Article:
1. Omoide Yokocho
    Photo: Kenn Reynon/UnsplashShinjuku's Omoide Yokocho
  2. Sankaku Chitai | Time Out Tokyo
    Photo: Time Out TokyoSangenjaya's Sankaku Chitai, one of Tokyo's many old-school yokocho
  3. Nonbei Yokocho
    Photo: Keisuke TanigawaNonbei Yokocho

10 best yokocho alleys for eating and drinking in Tokyo

Enjoy a fantastic night out at Tokyo's traditional alleyways, which host many tiny restaurants, bars, pubs and shops

Kaila Imada
Written by
Kumi Nagan
Kaila Imada

Hidden in between and behind shiny high-rises, massive station complexes and other architectural monsters, Tokyo's old-school alleyways or yokocho are treasure troves for anyone looking to experience the city's less sterile, more down-to-earth side.

Found all over town, Tokyo's yokocho host thousands of tiny eateries, pubs and shops, some of them dating way back to the early postwar years, and provide opportunities for slipping back in time to the smoky, change-filled decades of the Showa era (1926-1989). Recent years have seen some yokocho become trendy locations for opening hip new restaurants, adding another flavour into the diverse mix of tastes, attitudes and customs found on these backstreets.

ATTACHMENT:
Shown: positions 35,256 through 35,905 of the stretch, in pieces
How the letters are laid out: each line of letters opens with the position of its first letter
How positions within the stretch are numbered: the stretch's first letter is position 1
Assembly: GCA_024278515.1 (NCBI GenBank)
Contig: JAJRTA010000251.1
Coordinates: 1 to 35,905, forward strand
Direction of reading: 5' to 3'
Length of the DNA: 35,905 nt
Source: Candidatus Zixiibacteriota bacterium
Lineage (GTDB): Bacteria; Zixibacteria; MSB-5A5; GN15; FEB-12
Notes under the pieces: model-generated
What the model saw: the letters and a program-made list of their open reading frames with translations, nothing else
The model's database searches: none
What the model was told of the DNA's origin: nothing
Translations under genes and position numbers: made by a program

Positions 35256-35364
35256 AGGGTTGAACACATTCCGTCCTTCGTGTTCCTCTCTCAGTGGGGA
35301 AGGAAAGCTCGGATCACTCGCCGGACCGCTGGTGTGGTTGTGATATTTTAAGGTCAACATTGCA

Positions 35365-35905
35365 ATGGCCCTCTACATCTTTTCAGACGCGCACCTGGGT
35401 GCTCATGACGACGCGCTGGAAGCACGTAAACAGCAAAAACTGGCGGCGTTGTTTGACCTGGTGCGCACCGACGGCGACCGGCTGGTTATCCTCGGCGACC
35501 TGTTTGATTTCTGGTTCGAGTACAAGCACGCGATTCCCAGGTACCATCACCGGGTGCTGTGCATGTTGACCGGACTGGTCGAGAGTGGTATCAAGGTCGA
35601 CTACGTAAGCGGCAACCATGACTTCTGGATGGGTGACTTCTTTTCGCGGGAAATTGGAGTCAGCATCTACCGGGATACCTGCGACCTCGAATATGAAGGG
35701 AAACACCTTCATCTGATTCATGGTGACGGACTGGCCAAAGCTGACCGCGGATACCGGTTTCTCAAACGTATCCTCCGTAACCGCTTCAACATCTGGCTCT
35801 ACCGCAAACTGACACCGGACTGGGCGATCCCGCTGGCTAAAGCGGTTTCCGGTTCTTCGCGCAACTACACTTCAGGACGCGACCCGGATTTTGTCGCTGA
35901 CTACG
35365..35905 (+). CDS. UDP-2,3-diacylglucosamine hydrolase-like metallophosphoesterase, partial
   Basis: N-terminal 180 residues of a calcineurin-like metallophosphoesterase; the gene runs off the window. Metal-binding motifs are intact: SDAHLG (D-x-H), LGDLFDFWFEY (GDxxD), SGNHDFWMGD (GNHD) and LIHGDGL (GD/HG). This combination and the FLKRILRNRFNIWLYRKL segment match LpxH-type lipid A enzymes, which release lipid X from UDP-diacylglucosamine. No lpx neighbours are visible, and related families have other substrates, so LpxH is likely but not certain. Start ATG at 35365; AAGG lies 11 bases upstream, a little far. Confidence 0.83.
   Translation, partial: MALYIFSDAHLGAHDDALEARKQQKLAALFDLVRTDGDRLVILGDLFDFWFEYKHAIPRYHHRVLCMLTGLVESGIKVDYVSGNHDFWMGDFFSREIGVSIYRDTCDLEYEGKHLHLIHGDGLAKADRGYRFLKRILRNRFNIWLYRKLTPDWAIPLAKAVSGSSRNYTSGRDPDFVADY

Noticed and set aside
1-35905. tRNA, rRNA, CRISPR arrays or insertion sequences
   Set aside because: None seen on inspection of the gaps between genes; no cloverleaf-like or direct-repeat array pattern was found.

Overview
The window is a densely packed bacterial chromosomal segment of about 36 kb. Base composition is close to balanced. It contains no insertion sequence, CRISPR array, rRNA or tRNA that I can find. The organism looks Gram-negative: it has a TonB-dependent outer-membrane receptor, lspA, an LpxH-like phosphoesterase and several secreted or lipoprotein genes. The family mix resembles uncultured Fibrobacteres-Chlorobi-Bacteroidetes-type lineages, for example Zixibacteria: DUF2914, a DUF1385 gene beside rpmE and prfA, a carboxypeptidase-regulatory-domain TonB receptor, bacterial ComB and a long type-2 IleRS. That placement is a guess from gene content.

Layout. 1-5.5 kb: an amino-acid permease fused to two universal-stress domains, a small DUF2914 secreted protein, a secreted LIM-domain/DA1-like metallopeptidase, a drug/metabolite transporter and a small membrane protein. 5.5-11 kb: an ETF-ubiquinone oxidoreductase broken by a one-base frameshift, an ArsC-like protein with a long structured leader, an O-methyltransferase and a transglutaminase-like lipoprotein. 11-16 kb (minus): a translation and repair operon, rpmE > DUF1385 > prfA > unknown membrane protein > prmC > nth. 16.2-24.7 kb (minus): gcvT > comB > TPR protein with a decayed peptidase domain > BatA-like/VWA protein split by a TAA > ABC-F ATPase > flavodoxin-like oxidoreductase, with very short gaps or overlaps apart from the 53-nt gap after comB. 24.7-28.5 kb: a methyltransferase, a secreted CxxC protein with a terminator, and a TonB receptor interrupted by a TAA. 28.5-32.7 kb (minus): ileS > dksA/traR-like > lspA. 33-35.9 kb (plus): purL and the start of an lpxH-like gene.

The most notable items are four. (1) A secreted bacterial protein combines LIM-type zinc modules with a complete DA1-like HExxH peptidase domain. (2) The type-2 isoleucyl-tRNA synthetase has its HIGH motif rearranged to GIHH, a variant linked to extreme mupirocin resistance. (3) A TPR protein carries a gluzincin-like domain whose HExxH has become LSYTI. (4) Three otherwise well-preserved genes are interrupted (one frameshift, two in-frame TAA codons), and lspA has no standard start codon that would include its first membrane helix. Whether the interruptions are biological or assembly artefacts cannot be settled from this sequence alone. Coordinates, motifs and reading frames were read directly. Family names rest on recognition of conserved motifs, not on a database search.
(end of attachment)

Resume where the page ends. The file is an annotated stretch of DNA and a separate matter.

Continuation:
If you don't mind a little neighbourly physical contact (many joints seat less than ten patrons), yokocho eateries and izakayas are cheapo heaven. People's booze, such as highballs, shochu and beer, is often available for ¥500 or so, and the food maintains the same dirt-cheap standard without sacrificing quality. The alleys are also ideal for discovering the less stuffy sides of Japanese culture and making new drinking buddies. Do avoid going in big groups though, as there simply won't be enough space for all of you.

Don't know where to start? Here's our top ten list of fascinating yokocho – crawl through them all and you'll have learned more about the city than many people ever will.

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Tokyo's top yokocho

  • Restaurants
  • Shibuya

When to go? 6pm-late night
Where is it? Shibuya

The street that's now known as Nonbei Yokocho ('Drunkard’s Alley’) once hosted the Tokyu railway corporation's head office, but things here changed drastically in the early postwar years. Since the early 1950s, yakitori shops and similar eateries have continued to rule the alley, but you’ll also find bars, izakaya and a few other interesting haunts including a French bistro and a wine bar